The 21st century has connected the world unlike ever before, making it a ‘Not So Lonely A Planet.’ However, this connectedness has brought about an over-exhaustion of the resources. Whether staying at the Wynn Las Vegas, or taking a mesmerizing cruise in the Caribbean, or even a jungle safari in South Africa, all these experiences have a certain impact on the host ecosystem. And when done in excess, these experiences deplete the resources of the host ecosystem, making it unsustainable and unviable in the long run. This gives rise to the need to have a sustainable tourism model, which supports not only the travelers, the travel industry, and the host community, but also the generations to come and their needs.
When we come across concrete structures where once dense forests stood, or when we look at a pristine lagoon, which has turned into a ‘garbage-spread,’ we realize the impact of our actions on Nature. If we continue on the same path, slowly but inevitably, these destinations will lose their charm that drives travelers there.
There are a few numbers we should look at, to better understand the need for Sustainable Tourism:
- International Tourist Arrivals: 25 Million (1950); 1.5 Billion (2019)
- 80% of the world’s coral reefs are at risk
- 35% of the world’s mangroves are destroyed
- Average Annual Loss of Ice: 40 billion tons (1980s); 475 billion tons (2010s)
- Average Annual Rise in Sea Level: 1.4 mm (1990); 3.4 mm (2016)
- Global Tourism Industry’s carbon footprint is 4.5 gigatons; 8% of global greenhouse gas emissions.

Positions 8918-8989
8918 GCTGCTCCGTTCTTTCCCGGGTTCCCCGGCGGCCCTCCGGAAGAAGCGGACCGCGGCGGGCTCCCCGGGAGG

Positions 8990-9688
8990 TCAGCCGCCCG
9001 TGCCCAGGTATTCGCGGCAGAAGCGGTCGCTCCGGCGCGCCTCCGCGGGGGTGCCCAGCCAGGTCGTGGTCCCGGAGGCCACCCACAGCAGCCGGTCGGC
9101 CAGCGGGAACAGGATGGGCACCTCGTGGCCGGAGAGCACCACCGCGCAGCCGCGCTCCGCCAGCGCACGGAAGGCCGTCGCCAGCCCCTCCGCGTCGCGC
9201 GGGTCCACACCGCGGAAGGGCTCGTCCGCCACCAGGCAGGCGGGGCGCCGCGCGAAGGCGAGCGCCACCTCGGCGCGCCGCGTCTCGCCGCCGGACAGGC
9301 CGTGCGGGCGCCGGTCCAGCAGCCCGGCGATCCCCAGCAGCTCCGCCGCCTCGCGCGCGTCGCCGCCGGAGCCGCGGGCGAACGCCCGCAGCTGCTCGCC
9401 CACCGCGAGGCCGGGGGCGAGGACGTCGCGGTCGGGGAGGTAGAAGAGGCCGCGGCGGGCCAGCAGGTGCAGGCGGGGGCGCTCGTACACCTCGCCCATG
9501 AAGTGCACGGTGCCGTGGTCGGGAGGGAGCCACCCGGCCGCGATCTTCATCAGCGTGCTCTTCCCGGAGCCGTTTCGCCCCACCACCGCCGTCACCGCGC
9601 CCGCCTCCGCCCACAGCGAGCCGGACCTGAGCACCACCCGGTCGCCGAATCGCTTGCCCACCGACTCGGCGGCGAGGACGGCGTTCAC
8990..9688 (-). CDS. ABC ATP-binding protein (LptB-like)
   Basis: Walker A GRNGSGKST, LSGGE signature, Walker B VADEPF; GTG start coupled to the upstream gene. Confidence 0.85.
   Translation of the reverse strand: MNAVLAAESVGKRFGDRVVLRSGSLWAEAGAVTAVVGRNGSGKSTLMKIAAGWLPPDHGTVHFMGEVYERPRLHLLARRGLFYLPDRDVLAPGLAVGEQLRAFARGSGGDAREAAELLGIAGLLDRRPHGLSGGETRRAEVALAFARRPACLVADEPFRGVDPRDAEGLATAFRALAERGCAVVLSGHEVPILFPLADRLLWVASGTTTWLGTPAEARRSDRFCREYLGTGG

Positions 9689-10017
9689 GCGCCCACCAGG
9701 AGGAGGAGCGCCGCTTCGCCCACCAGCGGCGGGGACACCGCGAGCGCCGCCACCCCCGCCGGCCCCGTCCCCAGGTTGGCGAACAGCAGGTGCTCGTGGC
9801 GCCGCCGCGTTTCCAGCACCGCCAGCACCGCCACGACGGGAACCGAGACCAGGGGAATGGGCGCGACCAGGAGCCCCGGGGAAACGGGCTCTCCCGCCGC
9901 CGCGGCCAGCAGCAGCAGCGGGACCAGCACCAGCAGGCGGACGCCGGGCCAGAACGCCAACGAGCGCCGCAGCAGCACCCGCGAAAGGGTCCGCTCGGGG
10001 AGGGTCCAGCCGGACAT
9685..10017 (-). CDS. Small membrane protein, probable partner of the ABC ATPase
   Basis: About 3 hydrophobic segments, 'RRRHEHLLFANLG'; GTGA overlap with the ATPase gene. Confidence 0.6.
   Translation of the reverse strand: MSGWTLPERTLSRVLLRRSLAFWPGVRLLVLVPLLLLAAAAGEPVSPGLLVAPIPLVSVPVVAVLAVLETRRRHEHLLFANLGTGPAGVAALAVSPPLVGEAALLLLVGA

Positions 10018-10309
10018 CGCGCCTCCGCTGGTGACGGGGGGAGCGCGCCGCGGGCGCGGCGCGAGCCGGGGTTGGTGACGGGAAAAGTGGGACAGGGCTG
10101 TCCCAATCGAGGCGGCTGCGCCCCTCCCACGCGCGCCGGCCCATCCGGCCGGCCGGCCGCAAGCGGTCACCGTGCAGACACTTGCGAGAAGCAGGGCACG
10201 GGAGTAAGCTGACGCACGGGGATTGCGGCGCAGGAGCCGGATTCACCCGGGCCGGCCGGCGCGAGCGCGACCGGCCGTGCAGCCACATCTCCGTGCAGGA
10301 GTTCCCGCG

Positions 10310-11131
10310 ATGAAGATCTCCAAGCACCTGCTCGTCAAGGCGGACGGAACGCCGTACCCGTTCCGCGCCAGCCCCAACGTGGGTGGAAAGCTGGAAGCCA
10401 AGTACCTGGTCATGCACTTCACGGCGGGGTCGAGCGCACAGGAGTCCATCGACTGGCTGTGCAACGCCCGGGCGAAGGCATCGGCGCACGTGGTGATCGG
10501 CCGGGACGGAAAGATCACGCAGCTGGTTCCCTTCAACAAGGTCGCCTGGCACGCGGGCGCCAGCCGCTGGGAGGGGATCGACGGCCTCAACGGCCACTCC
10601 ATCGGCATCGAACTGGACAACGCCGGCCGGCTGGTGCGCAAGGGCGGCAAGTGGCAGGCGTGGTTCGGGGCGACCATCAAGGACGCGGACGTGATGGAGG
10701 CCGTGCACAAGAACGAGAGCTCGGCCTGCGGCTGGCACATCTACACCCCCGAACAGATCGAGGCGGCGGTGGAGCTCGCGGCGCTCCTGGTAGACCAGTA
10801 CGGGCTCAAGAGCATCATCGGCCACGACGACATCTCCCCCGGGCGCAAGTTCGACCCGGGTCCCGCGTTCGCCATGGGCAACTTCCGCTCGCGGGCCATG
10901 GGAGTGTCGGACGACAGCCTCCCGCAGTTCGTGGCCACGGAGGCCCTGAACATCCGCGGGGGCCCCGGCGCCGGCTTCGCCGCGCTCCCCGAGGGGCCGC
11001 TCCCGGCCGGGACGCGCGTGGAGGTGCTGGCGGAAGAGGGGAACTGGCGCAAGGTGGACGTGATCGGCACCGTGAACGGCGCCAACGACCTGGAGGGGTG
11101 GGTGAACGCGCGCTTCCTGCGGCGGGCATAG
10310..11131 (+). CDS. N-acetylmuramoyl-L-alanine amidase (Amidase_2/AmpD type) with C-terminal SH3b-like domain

- Average Hotel Guest’s Water Consumption: 300 liters (Basic Hotels); 1800 liters (Luxury Hotel)
- The last fully intact ice shelf in the Canadian Arctic collapsed at the end of July 2020
- Responsible Usage of Resources
- Reduction in Over-Consumption and Elimination of Wastage
- Preservation of Biodiversity
- Conservation of Socio-Cultural Heritage of Host Community
- Creating long-term Socio-Economic Benefits (for all)
The UNWTO International Network of Sustainable Tourism Observatories (INSTO) and the UNGA are extensively working on sustainable tourism development and are working on many initiatives like Hotel Energy Solutions (HES), Global Tourism Plastics Initiative (GTPI), One Planet, Resilience of Tourism, and Small Islands Developing States (SIDS).
Sustainable Tourism is an on-going process that requires us to constantly monitor, analyze, implement corrective/preventive measures, and go back to monitoring again. It would also require a high level of collaboration between various governments and the tourism industry to achieve the results we hope for. We also need to ensure that travelers have a meaningful experience while also understanding the need for sustainability and follow the practices.
Sustainable Tourism is the only way forward!